Fred Thompson may yet win the Republican presidential nomination next year. But if he doesn't, his story is likely to be that of a perfect opportunity squandered.
When the actor and retired senator began thinking about running for president in early spring, the Republican world seemed to be screaming out for someone just like him to save it.
Sen. John McCain of Arizona was the front-runner but was beginning to falter. Former New York mayor Rudy Giuliani was emerging as a leading candidate but seemed to be having serious problems because of his personal life and his liberal policies. Former Massachusetts governor Mitt Romney was unknown and prone to switching his positions.
The party -- and especially its religious wing -- was looking for a staunch conservative with a national identity and an inspiring presence that could fill a room.
Enter Thompson, stage right: A senator with a long antiabortion record, a bit of foreign policy knowledge, a popular gig on conservative talk radio and a role as a hard-charging New York prosecutor on "Law & Order." In Hollywood, they would say he was born for the part.
But movies sometimes flop, and so, too, presidential campaigns. Timing can be everything -- schedule the movie to open at the wrong time and you never know how it will go. In Thompson's case, he let the magic moment pass -- as even his campaign advisers and strongest supporters now acknowledge. Instead of jumping in at the beginning of July, when the anticipation was the greatest, Thompson waited until just after Labor Day, by which time many Republicans had allied with someone else. Worse, Thompson's will-he-or-won't-he tease increased expectations for his campaign, making it all but impossible for him to satisfy the pundits, the activists or even the voters.
Thompson's team waited because he wasn't ready. His late start meant he had to build a campaign organization in a fraction of the time others took. And Thompson, a policy wonk, wanted to contemplate the big issues before he jumped into the fray, former aides and advisers say.
All of which might have been fine if his performance upon entering had been flawless. After a summer when his still-unofficial campaign was plagued by defections and turnover, his announcement tour was widely panned as flat and vague. And he quickly annoyed the religious conservatives who had placed their hope in him by not supporting a federal amendment to ban same-sex marriage. He made several early gaffes -- suggesting that it wasn't important to go after Osama bin Laden and saying that he didn't know enough to comment about the Terri Schiavo right-to-die case.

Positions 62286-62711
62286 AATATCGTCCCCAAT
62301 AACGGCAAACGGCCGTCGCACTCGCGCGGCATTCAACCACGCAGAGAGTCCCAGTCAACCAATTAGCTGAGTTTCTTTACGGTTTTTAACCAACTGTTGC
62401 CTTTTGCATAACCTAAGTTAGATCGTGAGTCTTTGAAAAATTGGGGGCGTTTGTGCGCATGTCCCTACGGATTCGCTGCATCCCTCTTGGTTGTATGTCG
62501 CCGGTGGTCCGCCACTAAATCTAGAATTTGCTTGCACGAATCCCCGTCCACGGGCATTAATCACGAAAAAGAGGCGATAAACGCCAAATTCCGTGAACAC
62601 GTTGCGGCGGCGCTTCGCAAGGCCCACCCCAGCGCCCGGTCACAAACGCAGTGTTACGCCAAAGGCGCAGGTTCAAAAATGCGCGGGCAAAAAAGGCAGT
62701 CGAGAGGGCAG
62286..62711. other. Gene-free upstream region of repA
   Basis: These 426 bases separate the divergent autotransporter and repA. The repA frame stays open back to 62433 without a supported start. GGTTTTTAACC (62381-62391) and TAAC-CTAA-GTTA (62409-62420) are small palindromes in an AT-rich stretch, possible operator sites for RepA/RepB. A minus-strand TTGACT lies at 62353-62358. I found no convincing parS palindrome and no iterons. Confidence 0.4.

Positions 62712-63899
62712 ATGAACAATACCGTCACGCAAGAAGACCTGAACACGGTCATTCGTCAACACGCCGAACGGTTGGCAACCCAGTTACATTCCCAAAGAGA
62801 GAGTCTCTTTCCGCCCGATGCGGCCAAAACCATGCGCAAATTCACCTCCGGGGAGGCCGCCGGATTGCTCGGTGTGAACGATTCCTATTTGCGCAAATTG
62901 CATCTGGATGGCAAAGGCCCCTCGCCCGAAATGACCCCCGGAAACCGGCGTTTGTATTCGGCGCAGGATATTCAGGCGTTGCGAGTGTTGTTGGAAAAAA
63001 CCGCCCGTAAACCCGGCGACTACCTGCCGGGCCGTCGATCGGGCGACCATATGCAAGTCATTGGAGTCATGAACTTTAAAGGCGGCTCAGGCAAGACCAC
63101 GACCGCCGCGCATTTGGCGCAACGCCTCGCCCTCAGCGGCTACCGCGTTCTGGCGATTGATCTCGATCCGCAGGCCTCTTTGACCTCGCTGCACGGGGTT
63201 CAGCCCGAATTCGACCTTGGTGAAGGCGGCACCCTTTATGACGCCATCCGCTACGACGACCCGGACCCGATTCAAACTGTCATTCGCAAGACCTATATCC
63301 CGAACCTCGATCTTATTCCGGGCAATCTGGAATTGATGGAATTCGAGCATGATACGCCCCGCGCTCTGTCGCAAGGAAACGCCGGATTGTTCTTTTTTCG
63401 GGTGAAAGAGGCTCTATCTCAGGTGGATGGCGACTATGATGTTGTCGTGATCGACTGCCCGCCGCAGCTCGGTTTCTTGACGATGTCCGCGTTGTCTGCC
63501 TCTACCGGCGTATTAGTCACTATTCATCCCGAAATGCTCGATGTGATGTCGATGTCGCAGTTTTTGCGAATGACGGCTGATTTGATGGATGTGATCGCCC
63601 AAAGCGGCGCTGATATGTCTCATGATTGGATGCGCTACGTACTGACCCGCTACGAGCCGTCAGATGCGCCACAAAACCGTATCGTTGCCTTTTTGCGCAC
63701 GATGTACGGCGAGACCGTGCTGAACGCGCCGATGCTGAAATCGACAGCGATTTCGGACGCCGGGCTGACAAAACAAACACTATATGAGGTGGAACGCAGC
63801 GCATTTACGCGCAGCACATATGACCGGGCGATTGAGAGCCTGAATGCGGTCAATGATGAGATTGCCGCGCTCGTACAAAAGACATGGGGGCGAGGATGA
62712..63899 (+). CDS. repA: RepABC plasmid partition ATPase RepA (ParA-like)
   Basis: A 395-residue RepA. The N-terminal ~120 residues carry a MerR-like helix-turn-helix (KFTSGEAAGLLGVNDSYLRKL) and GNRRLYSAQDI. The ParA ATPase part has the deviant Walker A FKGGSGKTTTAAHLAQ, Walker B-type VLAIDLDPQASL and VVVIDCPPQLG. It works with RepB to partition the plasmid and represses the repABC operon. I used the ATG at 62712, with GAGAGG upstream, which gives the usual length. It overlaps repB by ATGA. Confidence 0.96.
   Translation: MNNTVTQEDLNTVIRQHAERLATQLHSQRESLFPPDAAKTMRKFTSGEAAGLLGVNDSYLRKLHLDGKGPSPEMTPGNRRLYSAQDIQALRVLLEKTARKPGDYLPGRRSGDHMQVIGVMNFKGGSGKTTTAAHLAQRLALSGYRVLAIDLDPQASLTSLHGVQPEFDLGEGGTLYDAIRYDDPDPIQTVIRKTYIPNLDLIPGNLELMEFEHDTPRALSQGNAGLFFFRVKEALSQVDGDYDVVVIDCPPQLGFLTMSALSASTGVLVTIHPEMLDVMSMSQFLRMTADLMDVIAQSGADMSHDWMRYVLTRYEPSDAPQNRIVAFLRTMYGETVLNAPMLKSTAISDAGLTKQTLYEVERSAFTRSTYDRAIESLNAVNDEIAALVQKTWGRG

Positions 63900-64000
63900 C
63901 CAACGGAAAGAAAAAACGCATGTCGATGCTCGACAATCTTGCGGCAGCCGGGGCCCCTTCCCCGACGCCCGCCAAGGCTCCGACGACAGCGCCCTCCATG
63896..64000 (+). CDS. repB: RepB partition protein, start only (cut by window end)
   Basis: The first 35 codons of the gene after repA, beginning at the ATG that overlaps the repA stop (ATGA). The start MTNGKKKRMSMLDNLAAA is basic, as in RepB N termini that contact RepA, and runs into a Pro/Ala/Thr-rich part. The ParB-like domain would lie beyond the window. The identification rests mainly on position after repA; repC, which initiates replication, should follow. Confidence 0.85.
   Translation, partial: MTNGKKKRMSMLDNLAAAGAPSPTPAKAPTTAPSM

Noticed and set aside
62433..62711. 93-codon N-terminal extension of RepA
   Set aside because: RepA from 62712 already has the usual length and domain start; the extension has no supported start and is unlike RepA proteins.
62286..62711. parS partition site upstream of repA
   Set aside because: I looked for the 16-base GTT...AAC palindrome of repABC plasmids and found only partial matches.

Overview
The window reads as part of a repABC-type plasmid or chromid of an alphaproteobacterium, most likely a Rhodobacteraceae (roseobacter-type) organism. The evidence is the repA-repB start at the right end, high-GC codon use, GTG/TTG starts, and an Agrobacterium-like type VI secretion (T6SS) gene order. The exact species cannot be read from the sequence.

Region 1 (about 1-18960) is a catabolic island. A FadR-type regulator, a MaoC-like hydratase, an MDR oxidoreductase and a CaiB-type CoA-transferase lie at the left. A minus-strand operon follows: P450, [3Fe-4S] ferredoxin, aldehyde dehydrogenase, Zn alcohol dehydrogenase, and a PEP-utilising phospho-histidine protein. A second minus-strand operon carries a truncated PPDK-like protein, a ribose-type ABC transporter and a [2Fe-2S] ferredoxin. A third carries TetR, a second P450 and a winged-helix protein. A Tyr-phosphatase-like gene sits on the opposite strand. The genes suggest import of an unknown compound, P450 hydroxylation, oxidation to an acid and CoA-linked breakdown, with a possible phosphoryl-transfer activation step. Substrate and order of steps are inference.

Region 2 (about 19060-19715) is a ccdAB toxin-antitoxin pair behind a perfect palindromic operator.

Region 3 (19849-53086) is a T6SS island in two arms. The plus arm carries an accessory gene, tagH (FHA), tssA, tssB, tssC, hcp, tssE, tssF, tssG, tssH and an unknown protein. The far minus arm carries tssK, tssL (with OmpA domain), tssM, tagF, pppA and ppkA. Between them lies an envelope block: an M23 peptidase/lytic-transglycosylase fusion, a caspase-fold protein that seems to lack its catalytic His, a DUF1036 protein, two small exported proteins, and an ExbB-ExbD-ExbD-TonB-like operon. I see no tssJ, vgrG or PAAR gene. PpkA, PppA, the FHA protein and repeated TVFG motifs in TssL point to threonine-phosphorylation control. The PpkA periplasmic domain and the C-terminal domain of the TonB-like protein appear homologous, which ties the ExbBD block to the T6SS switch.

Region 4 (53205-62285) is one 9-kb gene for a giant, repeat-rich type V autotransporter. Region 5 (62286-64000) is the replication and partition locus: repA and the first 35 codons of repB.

And instead of aggressively challenging the longtime critique that Thompson is lazy, the campaign seemed to feed it. While other candidates were crisscrossing the early-voting states, Thompson took it easy throughout the fall. His public schedule would often show only one event a day, followed by several days off the stump. His aides point out that he remains well positioned in some polls. He routinely comes in a close third in national surveys and second or third in South Carolina, the first Southern state to vote. But he is stuck in fourth place in Iowa and is struggling to get more than 2 or 3 percent support in New Hampshire.
It is true that he has been specific about some of the policy goals he would pursue if elected. His plan to save Social Security is not just campaign rhetoric. It's a set of specific proposals that go beyond what any of his rivals have set forth.
And expectations are now so low for Thompson that he could use that to his advantage. But if his campaign fizzles, many of those who helped him run may ask whether things could have gone another way, if only the timing had been different.